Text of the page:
Targeting your targets

Jane Basnett

Jane Basnett is head of MFL at Downe House, a successful Independent Girls School in Berkshire. She has been teaching for almost 20 years and is still learning. She achieved an MA in Digital Technology for Language Teaching at Nottingham University.

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Terms come and go, and those good intentions to achieve all sorts of goals can easily fall by the wayside as you and your team succumb to a multitude of everyday activities and chores that need to be accomplished if your students are going to get the grades they need. Add to this the all-important planning and marking - which are integral to student success and which make you a more effective practitioner - it seems nigh on impossible to find the time to do anything other than teach, mark, give feedback and report. These are, of course, key elements of our job. However, what about the targets that are going to impact positively on these key elements? When do we get the time to consider these?

"Before you know it summer is upon you and your targets haven’t featured on the agenda at all."

After the long summer break you need to settle in and get your routine, and then it's the October half term, then Christmas rolls around with all those long evenings. Then you are faced with the short but jam-packed Easter term, and then before you know it summer is upon you, and those targets that looked so achievable at the end of the last academic year do not seem to have featured on the agenda at all.

As a head of department I often consider this challenge and work out ways to ensure that department goals are achieved, as well as my own. Not only that, each individual in my team has goals, challenges and targets, and I hope to be able to facilitate them in their quest too. So how do you ensure that you keep your targets in mind and help your team to be successful in this respect? Following these simple steps may help.

  1. Put your targets somewhere visible. This could be in the front of your diary or as the profile picture of your digital notebook. Make sure you see your targets on a daily basis. Of course, sometimes you will simply ignore them as you may well be snowed under with other tasks. However, if they are visible you will take more notice of them and think about them. If you are in charge of a team, make sure they do the same thing.
  2. Choose the easiest target on the list and start work on it at the start of the academic year. By easiest, I mean most easily realised. This is the target where you know where and how to start. As with any list, being able to tick something off and know that you have made a start provides great encouragement and a boost to morale.
  3. Identify a tricky target and start thinking. You may not even know how to achieve this target, but consider questions such as “who?”, “what?”, “why?” and “how?”, and you will then begin to get some clarity and figure out a potential way forward. These questions may lead you to someone with relevant experience who can help you and will instigate some useful and helpful conversations. This initial thinking process is a first step to achieving what seems, initially, unachievable.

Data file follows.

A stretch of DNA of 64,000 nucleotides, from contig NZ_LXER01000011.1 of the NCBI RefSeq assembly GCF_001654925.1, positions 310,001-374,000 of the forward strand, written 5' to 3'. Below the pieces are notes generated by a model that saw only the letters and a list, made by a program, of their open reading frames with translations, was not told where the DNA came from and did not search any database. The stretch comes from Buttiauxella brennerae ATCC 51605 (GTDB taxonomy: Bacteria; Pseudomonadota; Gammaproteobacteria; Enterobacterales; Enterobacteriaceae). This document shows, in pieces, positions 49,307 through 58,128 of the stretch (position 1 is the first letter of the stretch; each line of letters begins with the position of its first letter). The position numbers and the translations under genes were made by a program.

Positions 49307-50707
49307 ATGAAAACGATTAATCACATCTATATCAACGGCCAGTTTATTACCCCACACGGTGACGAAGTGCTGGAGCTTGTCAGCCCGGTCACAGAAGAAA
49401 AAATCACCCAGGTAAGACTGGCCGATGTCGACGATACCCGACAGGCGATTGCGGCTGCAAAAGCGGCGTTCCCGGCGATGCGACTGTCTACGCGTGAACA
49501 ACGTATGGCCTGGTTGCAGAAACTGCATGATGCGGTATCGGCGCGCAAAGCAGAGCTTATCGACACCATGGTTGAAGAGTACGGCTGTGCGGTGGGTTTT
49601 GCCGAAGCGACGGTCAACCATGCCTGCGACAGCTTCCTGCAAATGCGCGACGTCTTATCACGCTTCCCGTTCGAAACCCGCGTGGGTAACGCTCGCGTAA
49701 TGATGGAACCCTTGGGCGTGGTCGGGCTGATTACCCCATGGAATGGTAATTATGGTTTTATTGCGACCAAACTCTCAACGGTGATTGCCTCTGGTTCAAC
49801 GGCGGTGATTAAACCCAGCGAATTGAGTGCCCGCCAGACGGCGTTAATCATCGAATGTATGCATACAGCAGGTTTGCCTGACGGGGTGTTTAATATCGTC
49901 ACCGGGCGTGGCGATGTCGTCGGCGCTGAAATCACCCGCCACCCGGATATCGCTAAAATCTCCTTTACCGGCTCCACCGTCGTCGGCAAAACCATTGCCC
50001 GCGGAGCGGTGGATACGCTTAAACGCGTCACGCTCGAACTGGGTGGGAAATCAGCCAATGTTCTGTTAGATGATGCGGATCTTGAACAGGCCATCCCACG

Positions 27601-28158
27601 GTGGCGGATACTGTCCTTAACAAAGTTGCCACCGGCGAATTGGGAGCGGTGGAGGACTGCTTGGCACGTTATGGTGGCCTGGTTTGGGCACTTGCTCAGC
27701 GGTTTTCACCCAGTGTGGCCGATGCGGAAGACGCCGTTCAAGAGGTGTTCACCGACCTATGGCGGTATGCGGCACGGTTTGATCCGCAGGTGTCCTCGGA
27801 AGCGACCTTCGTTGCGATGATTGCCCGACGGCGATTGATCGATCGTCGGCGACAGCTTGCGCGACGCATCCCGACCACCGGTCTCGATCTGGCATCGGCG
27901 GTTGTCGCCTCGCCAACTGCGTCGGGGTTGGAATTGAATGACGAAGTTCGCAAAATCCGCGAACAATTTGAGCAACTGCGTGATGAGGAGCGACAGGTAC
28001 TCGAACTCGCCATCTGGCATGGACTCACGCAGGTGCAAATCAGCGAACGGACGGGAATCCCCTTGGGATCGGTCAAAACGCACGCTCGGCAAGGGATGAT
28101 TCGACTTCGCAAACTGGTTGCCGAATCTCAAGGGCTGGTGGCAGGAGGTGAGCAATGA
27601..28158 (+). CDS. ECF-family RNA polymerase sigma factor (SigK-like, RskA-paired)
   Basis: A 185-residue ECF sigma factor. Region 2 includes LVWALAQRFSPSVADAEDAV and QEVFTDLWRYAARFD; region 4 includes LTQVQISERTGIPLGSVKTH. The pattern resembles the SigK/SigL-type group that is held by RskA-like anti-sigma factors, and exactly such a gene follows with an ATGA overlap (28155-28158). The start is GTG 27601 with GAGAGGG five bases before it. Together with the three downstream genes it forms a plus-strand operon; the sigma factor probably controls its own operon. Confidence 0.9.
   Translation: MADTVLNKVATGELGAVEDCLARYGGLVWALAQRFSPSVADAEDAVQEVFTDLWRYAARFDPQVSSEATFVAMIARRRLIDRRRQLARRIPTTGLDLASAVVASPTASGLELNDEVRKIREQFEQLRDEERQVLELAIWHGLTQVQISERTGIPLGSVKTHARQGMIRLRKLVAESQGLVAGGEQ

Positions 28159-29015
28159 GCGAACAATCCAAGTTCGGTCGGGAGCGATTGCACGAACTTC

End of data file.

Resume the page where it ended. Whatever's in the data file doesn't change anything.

4. Set yourself a date to review your targets. Even better, set yourself a goal for this date. To reach a date and know that you have a couple of targets well in hand, already impacting on your teaching or department, is invigorating for you and allows you to feel in control. You are demonstrating to yourself and your team that you are capable, driven and efficient.
  5. Use department meetings to discuss ideas and to feedback to others so that the processes you are undertaking can be reviewed and improved upon.

For department targets, much of the above applies except that others are also relying on you to ensure that the department achieves its goals and makes progress.

  1. Use department meetings. At the start of the year (or at the end of the previous academic year) look at each target and consider how you might achieve it. Create a list that divides up the targets into smaller chunks that individual members of the team can take ownership of. Leave no stone unturned and make sure you cover all the targets.
  2. Put targets on the agenda each week. Discussion of these targets and perhaps a weekly sharing of ideas will ensure that these targets are not simply words on pages. If colleagues have to share their ideas, engagement will be high and success likely.
  3. Meet your team. Make time to meet the individuals in your team to discuss their targets and the department targets. Find out how they are coping and how you can support them. Perhaps they can support others in the department?
  4. Know your department strengths and weaknesses. Use the strengths well and get these individuals to lead and oversee a particular target. Remember, while department targets are to be achieved by the team, there is nothing wrong in asking different people to lead on these. If they have expertise or prior experience then make the most of this. They will do a better job than you and enable the team to achieve their target.

These are just some ideas to help you, the individuals in your team and your team itself to target their targets and thus achieve their goals. How do you achieve your goals? I would love to hear your ideas.

How do you achieve your goals? Let us know below!

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